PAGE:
7) I hear there is a method for peeling peaches that involves dipping them in boiling water, then plunging in an ice bath. This is far too fiddly for me. I just go at them with a vegetable peeler. I realize that this means I remove a little more peach with the peel than is ideal (ha!) but it is the method that is most likely to get me in the kitchen and actually cooking. This is my own theory on peach peeling- free free to adopt as your own or judge away.
8) Once the peaches are peeled, cut in half, remove the pit, and cut each half into 4 slices. Set the sliced peaches aside in a bowl.
9) In a small bowl, whisk together the flour, sugar, salt and nutmeg. Add in the diced cold butter and, using your fingers, begin to work the butter pieces into the flour mixture until it starts to hold together and crumbles form. Put this small bowl in the fridge for a few minutes to chill the butter and help hold the crumbles together.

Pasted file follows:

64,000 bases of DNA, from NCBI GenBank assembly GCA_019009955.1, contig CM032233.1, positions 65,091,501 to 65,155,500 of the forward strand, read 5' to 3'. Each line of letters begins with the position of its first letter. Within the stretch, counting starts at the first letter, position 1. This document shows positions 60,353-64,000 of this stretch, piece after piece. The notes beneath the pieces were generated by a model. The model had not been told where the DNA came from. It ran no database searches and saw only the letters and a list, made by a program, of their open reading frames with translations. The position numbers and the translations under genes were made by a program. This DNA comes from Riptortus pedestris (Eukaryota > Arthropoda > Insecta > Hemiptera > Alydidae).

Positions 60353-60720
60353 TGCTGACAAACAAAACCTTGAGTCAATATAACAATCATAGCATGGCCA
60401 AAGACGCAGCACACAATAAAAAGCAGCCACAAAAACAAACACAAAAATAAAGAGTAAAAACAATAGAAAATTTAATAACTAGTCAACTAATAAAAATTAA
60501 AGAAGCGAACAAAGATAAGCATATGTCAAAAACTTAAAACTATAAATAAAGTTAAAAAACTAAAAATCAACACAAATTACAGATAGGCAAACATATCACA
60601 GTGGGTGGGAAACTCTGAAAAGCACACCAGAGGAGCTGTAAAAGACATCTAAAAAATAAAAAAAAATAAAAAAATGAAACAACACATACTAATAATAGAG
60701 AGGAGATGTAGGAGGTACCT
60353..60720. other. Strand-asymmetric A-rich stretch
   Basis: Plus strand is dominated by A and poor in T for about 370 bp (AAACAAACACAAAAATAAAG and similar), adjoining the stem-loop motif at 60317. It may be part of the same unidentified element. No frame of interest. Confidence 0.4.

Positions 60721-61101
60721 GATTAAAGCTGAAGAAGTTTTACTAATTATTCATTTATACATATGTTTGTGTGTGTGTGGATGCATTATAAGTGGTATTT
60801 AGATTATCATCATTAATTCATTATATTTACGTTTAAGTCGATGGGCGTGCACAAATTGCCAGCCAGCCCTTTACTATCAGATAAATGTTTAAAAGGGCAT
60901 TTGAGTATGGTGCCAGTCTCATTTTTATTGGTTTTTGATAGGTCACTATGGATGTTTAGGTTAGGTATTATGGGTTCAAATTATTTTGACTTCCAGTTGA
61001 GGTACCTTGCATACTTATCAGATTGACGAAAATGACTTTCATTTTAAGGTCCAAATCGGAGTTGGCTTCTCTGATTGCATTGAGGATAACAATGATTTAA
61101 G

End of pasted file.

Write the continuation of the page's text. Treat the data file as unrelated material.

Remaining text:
10) Remove the baking sheet with the pastry crust from the fridge. Pile the sliced peaches onto the crust, leaving a 1 1/2 inch border. Take the bowl of crumble topping from the fridge and sprinkle it evenly over the peaches. Gently fold the pastry dough border over the peaches, pleating around as you go, to make a circle. This is a rustic free-form pie, so enjoy the general wobbliness of the shape.
11) Bake the crostada for 20 to 25 minutes or until the crust is golden and the peach juices bubbling. Remove the crostada from the oven and let cool for at least 10 minutes- it will be molten hot and needs some time for all the peachy goodness to settle back into the crust.
12) I use a pizza cutter to slice into mine. It can be served plain or with ice cream, creme fraiche, or a puddle of heavy cream. I don't think I would say no to any one of those options. It is up to you whether or not you want to eat dinner first.